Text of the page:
Now, among that group, the leader in games is Willie Smith with 118 (Pudge currently has 119), as mentioned Mel Hall leads with 360 at-bats (Pudge is at 469), Rex Hudler leads with 60 runs scored (Pudge has 70), Willie Smith leads with 108 hits (Pudge 134), most doubles goes to Mel Hall with 23 (Pudge 31), most triples is Willie Smith with 6 (Pudge 5), most home runs goes to Andre Dawson, Karim Garcia and Roberto Kelly with 16 (Pudge 14), most RBI is Karim Garcia with 52 (Pudge 49), most stolen bases is Rex Hudler with 14 (Pudge 7), most strikeouts is Jermaine Dye with 67 (Pudge 85), most intentional walks is Bo Diaz with 4 (Pudge 2), most HBP is Andre Dawson with 4 (Pudge 2), most sacrifices goes to Bill Schroeder, Sandy Alomar, Jr. and Shawon Dunston with 4 (Pudge 1), most sacrifice flies is Jeff Abbott with 5 (Pudge 7), most GIDP is Bo Diaz with 16 (Pudge 18), highest batting average is Shane Spencer at .373 (Pudge .286), highest OBP is also Spencer at .411 (Pudge .296), and Spencer also leads in SLG at .910 (Pudge .463).

So, lets see…. Among 18 categories (15 of them counting stats), Pudge already holds the lead in 8 of them. None of his leads are in the average categories, so you really could say hes got 8 of 15… And hes got a real shot at a few more, notably HRs and RBIs (and with more games to play in Comerica Park, he could at least tie for triples, too). Of course, he has the lead in most of those categories mainly due to his commanding lead in just two games and at-bats. What we are witnessing with Pudges strange batting line for the 2005 season is yet another baseball first… (Drum roll, please.) Unless he manages to screw up and walk two more times in the last 17 games, Ivan Rodriguez will be the first ever full-time player with single-digit walks and double-digit home runs.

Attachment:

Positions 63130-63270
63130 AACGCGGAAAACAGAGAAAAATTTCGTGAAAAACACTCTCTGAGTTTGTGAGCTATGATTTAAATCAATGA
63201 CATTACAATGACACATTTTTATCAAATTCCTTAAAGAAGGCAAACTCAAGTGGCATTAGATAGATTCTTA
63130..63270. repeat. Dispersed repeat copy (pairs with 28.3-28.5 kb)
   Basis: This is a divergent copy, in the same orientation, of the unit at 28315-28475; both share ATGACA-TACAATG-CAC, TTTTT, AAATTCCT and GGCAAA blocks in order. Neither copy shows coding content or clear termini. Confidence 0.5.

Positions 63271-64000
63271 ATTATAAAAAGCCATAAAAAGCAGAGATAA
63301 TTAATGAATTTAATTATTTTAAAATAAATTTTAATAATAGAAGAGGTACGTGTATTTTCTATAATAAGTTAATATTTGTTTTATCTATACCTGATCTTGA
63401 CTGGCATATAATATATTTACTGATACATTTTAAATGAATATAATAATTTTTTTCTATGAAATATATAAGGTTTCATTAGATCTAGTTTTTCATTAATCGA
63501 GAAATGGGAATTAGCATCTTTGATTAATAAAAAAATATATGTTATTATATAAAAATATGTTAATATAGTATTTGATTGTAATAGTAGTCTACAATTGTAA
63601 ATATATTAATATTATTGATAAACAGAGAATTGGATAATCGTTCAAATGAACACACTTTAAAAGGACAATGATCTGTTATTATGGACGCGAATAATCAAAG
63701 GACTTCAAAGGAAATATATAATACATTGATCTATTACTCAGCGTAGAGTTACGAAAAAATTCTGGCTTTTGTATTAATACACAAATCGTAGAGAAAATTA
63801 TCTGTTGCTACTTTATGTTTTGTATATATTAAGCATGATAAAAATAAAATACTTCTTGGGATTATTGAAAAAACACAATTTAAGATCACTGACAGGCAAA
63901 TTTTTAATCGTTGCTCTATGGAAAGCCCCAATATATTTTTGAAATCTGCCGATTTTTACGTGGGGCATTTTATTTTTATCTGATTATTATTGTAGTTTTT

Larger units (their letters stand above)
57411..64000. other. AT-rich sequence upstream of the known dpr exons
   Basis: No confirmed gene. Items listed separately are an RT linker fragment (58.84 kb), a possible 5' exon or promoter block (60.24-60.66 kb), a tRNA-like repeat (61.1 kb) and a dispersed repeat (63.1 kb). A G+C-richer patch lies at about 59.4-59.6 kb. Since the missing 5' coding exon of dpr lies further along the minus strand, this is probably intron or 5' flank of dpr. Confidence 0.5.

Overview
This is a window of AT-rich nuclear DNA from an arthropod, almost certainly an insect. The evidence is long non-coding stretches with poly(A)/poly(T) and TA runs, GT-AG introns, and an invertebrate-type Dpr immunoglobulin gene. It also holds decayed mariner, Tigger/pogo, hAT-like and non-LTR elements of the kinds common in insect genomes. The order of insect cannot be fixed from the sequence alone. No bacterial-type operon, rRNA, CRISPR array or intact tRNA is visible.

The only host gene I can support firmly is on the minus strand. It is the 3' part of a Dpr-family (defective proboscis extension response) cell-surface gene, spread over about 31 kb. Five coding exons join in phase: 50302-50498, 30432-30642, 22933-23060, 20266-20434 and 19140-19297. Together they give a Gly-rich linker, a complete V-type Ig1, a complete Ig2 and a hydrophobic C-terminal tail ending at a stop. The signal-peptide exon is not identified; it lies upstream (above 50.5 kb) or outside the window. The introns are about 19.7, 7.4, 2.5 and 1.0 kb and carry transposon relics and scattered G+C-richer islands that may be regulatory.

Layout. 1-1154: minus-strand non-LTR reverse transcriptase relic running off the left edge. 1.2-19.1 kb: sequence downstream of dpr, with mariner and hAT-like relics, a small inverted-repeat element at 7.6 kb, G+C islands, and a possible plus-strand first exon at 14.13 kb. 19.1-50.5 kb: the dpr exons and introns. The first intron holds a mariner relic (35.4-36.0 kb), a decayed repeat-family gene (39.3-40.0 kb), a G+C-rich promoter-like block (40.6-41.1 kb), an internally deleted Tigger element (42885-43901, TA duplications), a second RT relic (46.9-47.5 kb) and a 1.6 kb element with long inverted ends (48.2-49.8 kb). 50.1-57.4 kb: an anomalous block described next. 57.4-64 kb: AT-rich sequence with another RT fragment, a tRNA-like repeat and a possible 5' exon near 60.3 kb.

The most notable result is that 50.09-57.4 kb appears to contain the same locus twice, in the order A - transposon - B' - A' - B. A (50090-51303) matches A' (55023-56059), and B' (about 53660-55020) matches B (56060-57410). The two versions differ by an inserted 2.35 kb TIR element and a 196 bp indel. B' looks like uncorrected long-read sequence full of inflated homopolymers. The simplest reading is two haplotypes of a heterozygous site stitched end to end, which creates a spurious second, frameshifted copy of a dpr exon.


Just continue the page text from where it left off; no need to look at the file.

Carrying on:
Personally, Id be willing to overlook this as an anomaly, because while Pudge has never been what you might call prodigious in the walk department, this season would represent a new low for him (indeed, as has been covered elsewhere, it will be very near to a historic low for all of baseball history). However, if he turns in another performance anywhere close to this next year, it might be time for a new nickname: Ivan “I Hate Walks” Rodriguez.



Don’t forget to mention the 19 rally-killing DPs Pudge has knocked into. I can’t even imagine how high that number would be if there were more people on first base in front of him.

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Posted by Dan on September 19th, 2005 at 11:43 am

Actually, I did… And here’s another nice list: Players who had numbers in descending order for GIDP, HR, BB:

Andres Thomas; 1989 ATL – 141 Games, 17 GIDP, 13 HR, 12BB
Todd Cruz; 1982 SEA – 136 Games, 18 GIDP, 16 HR, 12BB
Ben Molina; 2003 ANA – 119 Games, 17 GIDP, 14 HR, 13BB
Ellis Valentine; 1982 NYM – 111 Games, 11 GIDP, 8 HR, 5BB
Jose Morales; 1976 MON – 104 Games, 5 GIDP, 4 HR, 3BB
Rob Picciolo; 1980 OAK – 95 Games, 6 GIDP, 5 HR, 2BB
Bo Diaz; 1988 CIN – 92 Games, 16 GIDP, 10 HR, 7BB
Juan Bernhardt; 1977 SEA – 89 Games, 9 GIDP, 7 HR, 5BB
Tom Paciorek; 1986 TEX – 88 Games, 5 GIDP, 4 HR, 3BB
Rob Picciolo; 1984 CAL – 87 Games, 2 GIDP, 1 HR, 0BB
Bill Robinson; 1972 PHI – 82 Games, 9 GIDP, 8 HR, 5BB

I used 81 games (half of a modern season) as the cutoff… Otherwise you get a ton of pitchers.

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Posted by jeff k on September 19th, 2005 at 2:02 pm

Oops, I missed that mention. My mistake. Thanks for the list. Frightening!

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Posted by Dan on September 19th, 2005 at 2:24 pm